• Use a different mobile passcode during the festival and then change it back to your original code when you travel home.
  • Be cautious about downloading new apps during the festival. Always download apps from a credible app store.

We Hosted Our Annual “Protect Your Buzz” SXSWi Party

We held our annual “Protect Your Buzz” party at Star Bar on Saturday during SXSWi and had a chance to connect with security professionals, strengthen partner relationships and celebrate our hardworking employees. And as always, we enjoyed food from our favorite Tex Mex caterer– Valentina’s!

CSID CIO Adam Tyler Demonstrated the Power of a Malicious $20 Hacked Router

In his “When Good Technology Goes Bad: Mobile Technology” solo panel, CSID CIO Adam Tyler showed how inexpensive, readily available technology can be hacked into a malicious device used to create “man-in-the-middle” attacks. Here are the key takeaways from his panel:

  • If you must connect to Wi-Fi on your laptop, take a moment at the end of your session to “forget” the network. This can help you avoid man-in-the-middle attacks that allow malicious technology to connect to your device via past networks. Smartphones and tablets, however, do not have the capability to “forget” networks, so the best policy is to not connect to public Wi-Fi at all.
  • Make sure your mobile device does not automatically connect to Wi-Fi. You should always manually choose a secure Wi-Fi connection on your device.
  • While technology can be manipulated into malicious devices, you should never be afraid of using technology. In fact, the better informed you are about technology, the better armed you are to protect against the bad.

Internet Privacy Lawyer Parry Aftab Partnered with CSID to Talk Reputation

The hour-long SXSWi panel, “That Was the Old Me: Managing Online Reputation,” featured CSID’s VP of Product and Marketing Bryan Hjelm and renowned Internet privacy lawyer Parry Aftab. They discussed how personal and business digital presences have evolved in our fast-paced world and the implications of a damaged online reputation. Some crucial lessons:

  • Suppression services can help hide unwanted, and many times untrue, articles, web profiles, etc. that can hurt a reputation.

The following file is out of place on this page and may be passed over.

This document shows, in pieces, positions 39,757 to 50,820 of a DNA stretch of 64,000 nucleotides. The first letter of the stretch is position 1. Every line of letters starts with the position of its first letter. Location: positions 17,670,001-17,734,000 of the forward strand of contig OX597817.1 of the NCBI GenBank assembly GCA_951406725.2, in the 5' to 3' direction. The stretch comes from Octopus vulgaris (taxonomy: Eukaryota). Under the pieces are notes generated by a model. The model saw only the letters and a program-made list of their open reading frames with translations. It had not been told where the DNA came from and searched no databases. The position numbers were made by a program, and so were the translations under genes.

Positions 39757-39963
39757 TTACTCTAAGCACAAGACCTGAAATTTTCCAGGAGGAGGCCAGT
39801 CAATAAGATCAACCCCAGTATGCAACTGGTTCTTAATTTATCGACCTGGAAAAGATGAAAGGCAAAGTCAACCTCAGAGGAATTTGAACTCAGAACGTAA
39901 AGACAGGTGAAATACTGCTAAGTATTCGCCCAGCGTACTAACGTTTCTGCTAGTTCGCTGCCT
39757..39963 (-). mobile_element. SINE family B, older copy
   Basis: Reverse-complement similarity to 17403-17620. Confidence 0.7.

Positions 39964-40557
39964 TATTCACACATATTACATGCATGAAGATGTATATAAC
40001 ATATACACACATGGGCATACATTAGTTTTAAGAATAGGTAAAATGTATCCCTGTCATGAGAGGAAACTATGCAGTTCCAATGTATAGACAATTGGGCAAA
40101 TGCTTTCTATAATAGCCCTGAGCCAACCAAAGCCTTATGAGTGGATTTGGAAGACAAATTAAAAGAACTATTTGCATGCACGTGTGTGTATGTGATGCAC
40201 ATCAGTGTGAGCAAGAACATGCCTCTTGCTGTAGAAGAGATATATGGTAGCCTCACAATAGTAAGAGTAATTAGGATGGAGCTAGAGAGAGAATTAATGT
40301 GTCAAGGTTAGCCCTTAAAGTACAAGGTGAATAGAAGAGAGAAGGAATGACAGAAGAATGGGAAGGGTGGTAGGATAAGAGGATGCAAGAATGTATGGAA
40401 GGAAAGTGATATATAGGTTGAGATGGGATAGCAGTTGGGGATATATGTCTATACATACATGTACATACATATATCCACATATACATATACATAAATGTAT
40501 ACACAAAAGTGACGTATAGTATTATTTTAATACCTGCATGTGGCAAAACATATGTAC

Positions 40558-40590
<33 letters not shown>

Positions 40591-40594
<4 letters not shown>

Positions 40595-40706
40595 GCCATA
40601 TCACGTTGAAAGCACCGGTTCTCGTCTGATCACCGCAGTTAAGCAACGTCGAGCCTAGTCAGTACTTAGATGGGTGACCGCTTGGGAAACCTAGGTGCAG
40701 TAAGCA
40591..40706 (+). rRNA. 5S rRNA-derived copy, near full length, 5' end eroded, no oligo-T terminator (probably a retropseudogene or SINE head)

• Hiring managers are looking at social media more than ever to determine whether a candidate is fit for a job.
  • The excessive reuse of passwords across multiple websites and the frequency with which teens share their passwords can put many at risk for identity theft, which can lead to damaged reputations as well as injured credit.

Two Child Online Safety Advocates Discussed Child ID Theft in a Roundtable Discussion

In CSID’s third security panel, “Growing Up Unprotected: Child ID Theft,” CEO of Inflection Point Global Chris Crosby and CEO of Lookout Social Clay Nichols discussed how child ID theft should be a top privacy concern for parents. Here are some lessons learned from the discussion:

  • Children have a digital footprint before they are even born! This early digital footprint can make cyber criminals aware of a fresh identity on which to prey.
  • Many parents are unaware that child identity theft is a growing problem, since there are many other frightening cyber challenges they face, such as cyber bulling.
  • To combat cyber criminals, parents can start the digital safety conversation early with children. Let kids know why they should not share their passwords with others and educate them on what is appropriate to post on social media.

News Recap: Social Engineering Threats to Businesses

By | February 27th, 2014|Uncategorized|

SMB postA few weeks ago, we shared the story of @N_is_stolen; where Naoki Hiroshima’s online accounts were attacked and held at ransom, in order to have access to his Hiroshima’s coveted “$50,000” Twitter handle. A recent update in his story arose: Twitter was able resolve the incident by restoring Naoki with his @N handle. Megan Guess of Ars Technica quotes a tweet from Hiroshima on Tuesday that said, “Order has been restored.” While this is good news for Hiroshima, other stories like his are continuing to spread across headlines.

Paul Mah of Fierce CIO Tech Watch shared the story of Josh Bryant, the founder of a start-up business who nearly lost his entire company to a social engineering attack. Mah writes, “The target of this hacker was Josh Bryant’s Twitter username of @jb and its popularity due to it representing the initials of superstar Justin Bieber. In his case, the attacker targeted various online services that Bryant used with social engineering tactics to gather more fragments of information along the way.” Bryant states that his attackers hoped to gain access to his personal information through his accounts with Apple and Amazon. Mah comments, “It is worth noting that disaster was prevented only because Bryant was online at the time of the attempted hijack, and followed on the heels of the various password reset notifications in an active bid to stymie the attacker.”